coke can planimeter

A planimeter measures area; this is one made from a soft drink can.

The pointer projecting horizontally from the right-hand end of the can is moved round the shape to be measured, the total rotation of the can is proportional to the area. All the different coloured shapes (triangle, circle, two oblongs) have been drawn the same area. So moving the pointer round any one of them will cause the can to rotate by exactly the same amount.

Only one end of the can touches the paper, I found it works better if you put PTFE tape round this bit of the can. The blue-tack weight also seems to improve the accuracy, I stuck a bent paperclip in it to help read the rotation of the can. A bit of bent wire runs through holes in either end of the can & is bent down in a right-angle at the left-hand end where it is sellotaped to the bent card to form a hinge-bearing.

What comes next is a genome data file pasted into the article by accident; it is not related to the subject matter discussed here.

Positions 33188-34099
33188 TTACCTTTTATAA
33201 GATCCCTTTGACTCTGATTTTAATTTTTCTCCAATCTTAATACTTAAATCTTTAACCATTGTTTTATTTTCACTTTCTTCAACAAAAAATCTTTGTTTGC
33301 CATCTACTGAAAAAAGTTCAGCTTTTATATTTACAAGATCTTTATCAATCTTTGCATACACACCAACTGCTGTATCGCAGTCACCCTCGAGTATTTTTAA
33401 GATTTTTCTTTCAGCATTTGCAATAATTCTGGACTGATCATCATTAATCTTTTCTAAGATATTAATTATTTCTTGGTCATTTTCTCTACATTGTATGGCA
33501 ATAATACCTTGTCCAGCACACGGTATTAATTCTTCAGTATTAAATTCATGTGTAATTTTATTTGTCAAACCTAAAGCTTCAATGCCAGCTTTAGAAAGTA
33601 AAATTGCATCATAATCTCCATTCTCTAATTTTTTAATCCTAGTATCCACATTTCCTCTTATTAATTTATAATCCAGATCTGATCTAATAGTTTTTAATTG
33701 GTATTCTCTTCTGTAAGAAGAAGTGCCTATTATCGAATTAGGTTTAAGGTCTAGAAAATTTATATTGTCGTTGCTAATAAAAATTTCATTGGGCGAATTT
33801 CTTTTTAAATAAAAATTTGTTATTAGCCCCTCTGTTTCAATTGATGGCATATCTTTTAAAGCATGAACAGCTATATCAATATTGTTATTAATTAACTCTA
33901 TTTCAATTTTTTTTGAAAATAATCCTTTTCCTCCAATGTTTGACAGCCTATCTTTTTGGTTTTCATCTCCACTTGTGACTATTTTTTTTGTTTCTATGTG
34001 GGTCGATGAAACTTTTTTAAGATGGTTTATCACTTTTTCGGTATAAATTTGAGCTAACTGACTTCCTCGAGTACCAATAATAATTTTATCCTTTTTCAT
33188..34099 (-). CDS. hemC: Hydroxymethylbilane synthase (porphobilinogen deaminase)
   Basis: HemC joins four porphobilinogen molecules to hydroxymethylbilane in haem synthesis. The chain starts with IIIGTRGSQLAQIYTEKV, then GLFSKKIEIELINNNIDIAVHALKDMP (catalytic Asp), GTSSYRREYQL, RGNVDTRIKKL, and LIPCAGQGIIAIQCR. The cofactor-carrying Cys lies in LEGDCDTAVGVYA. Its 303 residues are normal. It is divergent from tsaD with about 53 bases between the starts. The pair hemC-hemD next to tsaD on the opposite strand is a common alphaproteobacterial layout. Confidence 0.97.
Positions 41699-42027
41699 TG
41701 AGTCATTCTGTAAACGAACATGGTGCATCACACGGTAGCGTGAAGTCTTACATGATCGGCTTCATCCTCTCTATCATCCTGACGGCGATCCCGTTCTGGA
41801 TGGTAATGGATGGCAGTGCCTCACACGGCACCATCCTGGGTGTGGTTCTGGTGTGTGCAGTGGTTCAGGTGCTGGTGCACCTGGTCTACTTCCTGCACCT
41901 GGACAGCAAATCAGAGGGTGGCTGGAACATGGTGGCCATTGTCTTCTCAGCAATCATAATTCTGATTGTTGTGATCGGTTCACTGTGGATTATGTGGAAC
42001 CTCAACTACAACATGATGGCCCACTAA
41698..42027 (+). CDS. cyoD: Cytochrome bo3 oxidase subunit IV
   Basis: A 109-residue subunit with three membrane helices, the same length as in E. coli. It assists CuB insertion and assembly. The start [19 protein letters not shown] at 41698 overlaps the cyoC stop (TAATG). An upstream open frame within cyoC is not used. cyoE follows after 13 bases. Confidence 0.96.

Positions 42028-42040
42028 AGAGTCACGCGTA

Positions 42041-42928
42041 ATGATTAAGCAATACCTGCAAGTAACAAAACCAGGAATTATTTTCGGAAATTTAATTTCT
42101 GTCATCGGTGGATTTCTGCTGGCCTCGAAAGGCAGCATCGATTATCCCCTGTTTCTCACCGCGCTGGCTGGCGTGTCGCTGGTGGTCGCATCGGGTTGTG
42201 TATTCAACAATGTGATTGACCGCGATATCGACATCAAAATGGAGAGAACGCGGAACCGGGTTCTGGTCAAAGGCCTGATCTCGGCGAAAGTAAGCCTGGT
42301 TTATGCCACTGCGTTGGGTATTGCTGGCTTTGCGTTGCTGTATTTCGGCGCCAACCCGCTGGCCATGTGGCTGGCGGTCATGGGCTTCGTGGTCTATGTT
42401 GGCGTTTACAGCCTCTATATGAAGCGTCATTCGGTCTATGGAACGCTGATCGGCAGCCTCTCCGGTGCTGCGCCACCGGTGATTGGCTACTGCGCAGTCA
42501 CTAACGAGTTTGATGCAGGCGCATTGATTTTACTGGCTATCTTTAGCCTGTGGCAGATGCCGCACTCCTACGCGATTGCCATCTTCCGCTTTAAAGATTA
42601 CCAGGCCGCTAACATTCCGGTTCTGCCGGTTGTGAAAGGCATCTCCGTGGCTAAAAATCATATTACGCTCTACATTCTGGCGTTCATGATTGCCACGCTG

The other end of the card has a drawing pin stuck through it which is sellotaped to the table. You have to use both hands to work it: the left hand moves the cardboard linkage while the right hand guides the pointer round the shape. It's important that the right hand exerts no vertical force on the can. It's difficult to use but gives quite consistant results. It could be made more sophisticated by sticking a spiral paper scale to the can, so that the amount of rotation could be read, rather than just showing that different shapes had the same area.

Link to movie

plastic spoon planimeter

This is a much simpler way of measuring area

If the right-hand end is carefully traced round an outline using a pin & sellotape as a pointer the vertical displacement of the left-hand end is proportional to the area. This kind of works if you just push a teaspoon round carefully with your finger.

Link to movie

hatchet planimeter
Douglas Brown's explanation
mechanical computing
2000 year-old computer
make your own drawing instruments

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